New Doubts Swirl Around 1959 Cerro Torre Ascent
Hints at possible cause of Toni Egger's death
In 1959, Italian alpinist Cesare Maestri and his partner Toni Egger mounted a now-infamous ascent attempt of Patagonia’s Cerro Torre, a 10,626-foot granite peak. Claims from Maestri that the pair reached the summit have been met with skepticism. (Egger perished on the trip.) This week, Argentinian climber Rolando Garibotti unearthed new evidence that casts further doubt on Maestri’s report.
Writing on Pataclimb.com, Garibotti says that he pored over one of the photos from Maestri’s 1961 book, Arrampicare e il Mio Mestiere, and found that the features shown don’t sync up with where Maestri said he and Egger climbed. A photo caption on page 65 of the book purports that Egger was ascending “the lower slabs of Cerro Torre’s wall.” But Garibotti writes that the photo actually shows Egger climbing the west face of Perfil de Indigo, a small tower north of the avalanche-prone, wind-whipped Col Standhardt. Maestri never mentioned climbing on the west side of the massif, only the east and north sides. (Maestri claimed that the only camera on his expedition was lost, National Geographic reports.)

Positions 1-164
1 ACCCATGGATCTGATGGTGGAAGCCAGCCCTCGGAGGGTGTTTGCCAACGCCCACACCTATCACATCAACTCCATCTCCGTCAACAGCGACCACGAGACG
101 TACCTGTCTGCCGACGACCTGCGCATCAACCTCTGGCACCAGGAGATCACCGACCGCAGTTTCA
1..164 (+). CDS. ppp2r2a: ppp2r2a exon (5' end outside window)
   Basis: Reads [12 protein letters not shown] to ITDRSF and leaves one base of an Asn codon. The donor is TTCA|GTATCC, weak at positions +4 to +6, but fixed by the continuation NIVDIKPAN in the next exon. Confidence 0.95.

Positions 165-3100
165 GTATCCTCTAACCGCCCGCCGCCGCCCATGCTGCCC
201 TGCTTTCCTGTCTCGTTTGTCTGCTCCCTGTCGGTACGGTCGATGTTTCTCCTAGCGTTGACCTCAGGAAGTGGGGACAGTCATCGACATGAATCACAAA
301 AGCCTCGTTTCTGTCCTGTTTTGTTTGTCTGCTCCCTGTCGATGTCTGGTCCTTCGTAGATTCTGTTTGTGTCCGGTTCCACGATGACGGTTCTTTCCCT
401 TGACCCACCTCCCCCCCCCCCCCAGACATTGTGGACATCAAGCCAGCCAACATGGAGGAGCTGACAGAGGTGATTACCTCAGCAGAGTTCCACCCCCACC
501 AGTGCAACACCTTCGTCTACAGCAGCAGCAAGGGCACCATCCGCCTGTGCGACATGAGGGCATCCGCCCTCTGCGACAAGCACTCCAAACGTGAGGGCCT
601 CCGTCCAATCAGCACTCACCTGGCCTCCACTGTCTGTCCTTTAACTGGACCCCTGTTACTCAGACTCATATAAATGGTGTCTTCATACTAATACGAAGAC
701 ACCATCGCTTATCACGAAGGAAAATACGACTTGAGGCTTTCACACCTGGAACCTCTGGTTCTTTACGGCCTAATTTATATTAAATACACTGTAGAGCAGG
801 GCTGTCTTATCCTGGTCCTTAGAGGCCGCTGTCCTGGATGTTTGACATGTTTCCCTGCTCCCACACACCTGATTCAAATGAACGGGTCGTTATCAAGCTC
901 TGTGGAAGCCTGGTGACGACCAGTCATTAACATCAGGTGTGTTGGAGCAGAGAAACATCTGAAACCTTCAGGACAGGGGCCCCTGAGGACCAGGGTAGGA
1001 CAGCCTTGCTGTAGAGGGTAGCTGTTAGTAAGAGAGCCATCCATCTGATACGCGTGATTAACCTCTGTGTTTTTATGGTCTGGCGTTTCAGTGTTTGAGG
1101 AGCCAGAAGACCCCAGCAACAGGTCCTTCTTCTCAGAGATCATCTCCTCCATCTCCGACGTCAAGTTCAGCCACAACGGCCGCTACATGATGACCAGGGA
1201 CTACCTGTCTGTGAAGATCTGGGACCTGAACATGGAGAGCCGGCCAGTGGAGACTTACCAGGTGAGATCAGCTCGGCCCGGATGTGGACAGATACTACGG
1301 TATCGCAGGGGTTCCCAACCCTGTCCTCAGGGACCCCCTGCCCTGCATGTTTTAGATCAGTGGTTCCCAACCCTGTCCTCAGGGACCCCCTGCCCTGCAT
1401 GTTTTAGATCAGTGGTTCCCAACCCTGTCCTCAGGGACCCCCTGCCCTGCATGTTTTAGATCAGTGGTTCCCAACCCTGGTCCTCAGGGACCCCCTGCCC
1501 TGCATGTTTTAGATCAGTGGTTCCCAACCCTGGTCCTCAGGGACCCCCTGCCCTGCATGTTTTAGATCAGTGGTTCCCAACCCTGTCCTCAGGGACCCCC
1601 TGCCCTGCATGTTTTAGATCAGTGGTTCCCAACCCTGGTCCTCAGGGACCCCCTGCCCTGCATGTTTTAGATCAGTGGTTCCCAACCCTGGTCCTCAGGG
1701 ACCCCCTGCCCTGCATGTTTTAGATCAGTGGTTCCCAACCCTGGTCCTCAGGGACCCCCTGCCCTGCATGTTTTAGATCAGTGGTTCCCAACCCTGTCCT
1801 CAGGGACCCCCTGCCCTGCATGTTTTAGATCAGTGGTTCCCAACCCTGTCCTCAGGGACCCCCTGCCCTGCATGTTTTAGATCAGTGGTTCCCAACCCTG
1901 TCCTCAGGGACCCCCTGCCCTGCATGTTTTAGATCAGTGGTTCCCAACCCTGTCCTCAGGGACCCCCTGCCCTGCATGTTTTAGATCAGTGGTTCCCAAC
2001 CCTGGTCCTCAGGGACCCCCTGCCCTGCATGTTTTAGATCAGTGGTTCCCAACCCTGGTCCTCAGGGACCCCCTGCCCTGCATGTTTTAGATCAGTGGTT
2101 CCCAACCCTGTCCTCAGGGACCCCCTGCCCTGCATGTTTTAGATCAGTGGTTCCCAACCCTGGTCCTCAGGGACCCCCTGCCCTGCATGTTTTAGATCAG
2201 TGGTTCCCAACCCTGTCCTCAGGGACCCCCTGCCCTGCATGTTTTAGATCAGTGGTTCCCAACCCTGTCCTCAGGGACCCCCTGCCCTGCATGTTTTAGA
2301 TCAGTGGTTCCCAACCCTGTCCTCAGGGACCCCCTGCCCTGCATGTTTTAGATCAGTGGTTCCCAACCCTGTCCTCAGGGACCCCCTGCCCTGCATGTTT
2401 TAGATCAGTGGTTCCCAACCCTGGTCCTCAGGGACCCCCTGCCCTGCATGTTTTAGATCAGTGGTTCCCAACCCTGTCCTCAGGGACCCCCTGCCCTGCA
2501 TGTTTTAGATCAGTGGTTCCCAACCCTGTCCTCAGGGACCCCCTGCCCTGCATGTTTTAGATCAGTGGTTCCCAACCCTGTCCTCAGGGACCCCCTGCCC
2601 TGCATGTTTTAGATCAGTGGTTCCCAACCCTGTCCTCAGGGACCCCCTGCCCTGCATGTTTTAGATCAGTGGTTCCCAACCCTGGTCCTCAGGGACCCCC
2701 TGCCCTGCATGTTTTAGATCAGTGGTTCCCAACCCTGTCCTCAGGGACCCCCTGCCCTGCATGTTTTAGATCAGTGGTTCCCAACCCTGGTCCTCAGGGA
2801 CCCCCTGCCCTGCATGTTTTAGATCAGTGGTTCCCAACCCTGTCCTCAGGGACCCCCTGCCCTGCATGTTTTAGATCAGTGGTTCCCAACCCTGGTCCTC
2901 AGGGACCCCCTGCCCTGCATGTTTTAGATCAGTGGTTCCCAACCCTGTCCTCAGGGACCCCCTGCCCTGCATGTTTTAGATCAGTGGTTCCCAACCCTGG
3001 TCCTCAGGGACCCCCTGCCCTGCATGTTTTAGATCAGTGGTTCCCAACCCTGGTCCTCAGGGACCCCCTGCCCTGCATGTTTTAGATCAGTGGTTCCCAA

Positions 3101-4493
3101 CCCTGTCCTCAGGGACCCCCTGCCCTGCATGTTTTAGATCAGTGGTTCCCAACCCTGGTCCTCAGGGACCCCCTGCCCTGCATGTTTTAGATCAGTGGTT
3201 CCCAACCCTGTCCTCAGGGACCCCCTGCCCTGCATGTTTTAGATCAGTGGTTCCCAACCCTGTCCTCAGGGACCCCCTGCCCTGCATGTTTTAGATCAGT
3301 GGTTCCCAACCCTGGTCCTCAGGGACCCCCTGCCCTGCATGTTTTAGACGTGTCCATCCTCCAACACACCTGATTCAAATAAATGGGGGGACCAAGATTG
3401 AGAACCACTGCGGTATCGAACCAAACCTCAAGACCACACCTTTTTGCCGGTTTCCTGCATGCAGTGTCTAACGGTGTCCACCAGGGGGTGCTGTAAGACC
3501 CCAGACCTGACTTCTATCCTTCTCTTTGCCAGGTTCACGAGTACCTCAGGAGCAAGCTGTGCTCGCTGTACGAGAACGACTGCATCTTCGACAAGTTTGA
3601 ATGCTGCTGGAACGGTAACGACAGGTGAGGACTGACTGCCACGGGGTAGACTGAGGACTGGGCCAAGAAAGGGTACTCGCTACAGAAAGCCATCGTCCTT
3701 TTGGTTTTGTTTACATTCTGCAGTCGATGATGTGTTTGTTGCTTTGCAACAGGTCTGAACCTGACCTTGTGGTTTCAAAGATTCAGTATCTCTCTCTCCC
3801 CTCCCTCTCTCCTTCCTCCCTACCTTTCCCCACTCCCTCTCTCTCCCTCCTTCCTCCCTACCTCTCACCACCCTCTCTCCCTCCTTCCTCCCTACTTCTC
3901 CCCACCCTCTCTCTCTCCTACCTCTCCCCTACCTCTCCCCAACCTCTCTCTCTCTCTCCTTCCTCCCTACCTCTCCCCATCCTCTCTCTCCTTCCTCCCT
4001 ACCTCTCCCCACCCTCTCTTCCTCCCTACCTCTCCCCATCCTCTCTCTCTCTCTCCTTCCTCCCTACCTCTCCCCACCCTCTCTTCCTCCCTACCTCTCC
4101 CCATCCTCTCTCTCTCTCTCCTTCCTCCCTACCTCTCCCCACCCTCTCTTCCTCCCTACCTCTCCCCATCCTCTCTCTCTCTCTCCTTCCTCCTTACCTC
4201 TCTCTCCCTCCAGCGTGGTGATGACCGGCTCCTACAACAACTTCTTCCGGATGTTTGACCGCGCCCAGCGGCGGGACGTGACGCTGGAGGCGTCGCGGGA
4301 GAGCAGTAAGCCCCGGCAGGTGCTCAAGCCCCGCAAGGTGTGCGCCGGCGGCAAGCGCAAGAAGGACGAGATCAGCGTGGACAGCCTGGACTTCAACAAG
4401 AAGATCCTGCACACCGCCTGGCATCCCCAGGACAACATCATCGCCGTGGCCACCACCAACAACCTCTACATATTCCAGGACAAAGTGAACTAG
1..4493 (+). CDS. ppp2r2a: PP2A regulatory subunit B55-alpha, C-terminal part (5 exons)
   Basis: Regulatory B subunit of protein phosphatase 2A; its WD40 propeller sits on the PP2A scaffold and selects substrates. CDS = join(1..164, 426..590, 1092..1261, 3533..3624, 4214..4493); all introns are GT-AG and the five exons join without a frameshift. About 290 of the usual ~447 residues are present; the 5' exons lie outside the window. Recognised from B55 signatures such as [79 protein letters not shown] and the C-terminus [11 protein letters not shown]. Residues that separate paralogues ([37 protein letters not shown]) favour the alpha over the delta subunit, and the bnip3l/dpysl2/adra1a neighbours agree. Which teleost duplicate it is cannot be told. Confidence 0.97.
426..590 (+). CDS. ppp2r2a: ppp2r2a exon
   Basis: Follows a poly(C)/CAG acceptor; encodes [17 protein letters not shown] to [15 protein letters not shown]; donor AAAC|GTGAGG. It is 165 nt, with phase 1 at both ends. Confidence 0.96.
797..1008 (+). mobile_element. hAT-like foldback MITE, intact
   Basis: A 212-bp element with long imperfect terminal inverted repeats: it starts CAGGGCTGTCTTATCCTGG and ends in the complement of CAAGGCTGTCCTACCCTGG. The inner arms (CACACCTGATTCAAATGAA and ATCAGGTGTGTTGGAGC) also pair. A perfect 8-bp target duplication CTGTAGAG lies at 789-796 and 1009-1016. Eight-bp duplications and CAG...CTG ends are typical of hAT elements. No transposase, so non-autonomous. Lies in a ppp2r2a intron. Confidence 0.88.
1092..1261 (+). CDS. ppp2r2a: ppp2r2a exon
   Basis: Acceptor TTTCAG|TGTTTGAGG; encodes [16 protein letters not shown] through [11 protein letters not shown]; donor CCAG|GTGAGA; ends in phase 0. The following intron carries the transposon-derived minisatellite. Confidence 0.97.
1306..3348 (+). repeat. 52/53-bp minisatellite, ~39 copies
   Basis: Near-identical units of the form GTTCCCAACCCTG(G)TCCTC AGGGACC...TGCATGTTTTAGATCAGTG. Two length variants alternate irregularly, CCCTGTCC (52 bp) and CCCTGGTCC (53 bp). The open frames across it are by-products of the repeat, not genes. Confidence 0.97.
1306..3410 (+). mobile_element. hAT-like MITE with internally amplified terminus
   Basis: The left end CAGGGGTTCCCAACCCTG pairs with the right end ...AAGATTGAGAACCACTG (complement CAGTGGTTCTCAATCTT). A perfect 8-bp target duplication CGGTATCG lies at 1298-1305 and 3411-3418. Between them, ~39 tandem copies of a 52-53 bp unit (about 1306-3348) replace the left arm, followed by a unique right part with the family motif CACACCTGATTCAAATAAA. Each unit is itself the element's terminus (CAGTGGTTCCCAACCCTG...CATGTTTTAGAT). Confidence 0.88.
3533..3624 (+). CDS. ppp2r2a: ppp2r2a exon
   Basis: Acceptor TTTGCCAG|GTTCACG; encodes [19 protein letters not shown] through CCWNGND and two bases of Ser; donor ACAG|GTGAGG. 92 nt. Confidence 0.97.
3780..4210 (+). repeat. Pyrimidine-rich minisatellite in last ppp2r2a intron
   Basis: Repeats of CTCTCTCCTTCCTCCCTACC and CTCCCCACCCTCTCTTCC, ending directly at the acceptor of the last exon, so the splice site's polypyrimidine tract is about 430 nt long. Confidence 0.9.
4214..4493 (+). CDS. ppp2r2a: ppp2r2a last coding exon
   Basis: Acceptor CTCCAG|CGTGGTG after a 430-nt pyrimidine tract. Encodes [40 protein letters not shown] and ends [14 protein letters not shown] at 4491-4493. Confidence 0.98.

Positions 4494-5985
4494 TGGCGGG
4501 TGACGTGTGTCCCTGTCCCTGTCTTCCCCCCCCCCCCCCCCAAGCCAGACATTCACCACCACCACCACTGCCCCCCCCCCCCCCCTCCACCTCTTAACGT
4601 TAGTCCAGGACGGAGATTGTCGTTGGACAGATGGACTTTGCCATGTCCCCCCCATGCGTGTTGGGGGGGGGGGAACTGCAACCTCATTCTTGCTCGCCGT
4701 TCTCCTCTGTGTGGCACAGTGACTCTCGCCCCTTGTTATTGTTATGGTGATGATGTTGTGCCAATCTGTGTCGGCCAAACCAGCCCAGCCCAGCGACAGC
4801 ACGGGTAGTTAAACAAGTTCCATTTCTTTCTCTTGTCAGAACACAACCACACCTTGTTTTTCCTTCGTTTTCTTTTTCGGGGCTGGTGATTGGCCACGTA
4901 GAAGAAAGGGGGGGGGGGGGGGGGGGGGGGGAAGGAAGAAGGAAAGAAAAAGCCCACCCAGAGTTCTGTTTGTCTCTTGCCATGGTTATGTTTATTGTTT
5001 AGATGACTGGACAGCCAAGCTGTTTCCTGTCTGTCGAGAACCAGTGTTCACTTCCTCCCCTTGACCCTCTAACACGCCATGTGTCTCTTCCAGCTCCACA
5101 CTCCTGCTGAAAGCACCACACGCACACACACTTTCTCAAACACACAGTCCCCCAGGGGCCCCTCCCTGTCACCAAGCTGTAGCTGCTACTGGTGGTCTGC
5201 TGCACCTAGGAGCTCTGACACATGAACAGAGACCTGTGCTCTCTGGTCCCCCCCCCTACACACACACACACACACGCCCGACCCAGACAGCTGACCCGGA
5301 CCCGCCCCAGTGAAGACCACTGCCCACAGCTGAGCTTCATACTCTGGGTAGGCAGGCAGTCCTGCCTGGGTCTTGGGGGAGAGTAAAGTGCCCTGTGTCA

“Indeed it is nowhere near the location of his claimed ascent, and certainly no place one would unintentionally wander. Or forget,” Garibotti writes, adding that the climbers may have been looking for an easier route. That hypothesis could help explain Egger’s mysterious death. While climbing up the west face to return to the east side, it’s possible that he suffered an accident while descending the treacherous Col Standhardt. His remains were later found below the Col on the lower part of the Upper Torre Glacier.
Maestri’s account of the six-day round-trip to the summit and back is the only one available—and the only span of the trip uncorroborated by journals of several other support climbers. According to National Geographic, several teams have tried to replicate Maestri’s supposed route up Cerro Torre, but none made it beyond 3,000 feet or found evidence of Egger or Maestri’s ascent beyond the first snowfield.
“The one person who knows what really happened refuses to speak, leaving us to try to piece together the truth,” Garibotti writes. “Toni Egger’s last lesson to us is that of clever, ingenious route finding. Hopefully Cesare Maestri’s last lesson will be one of integrity, coming clean once and for all.”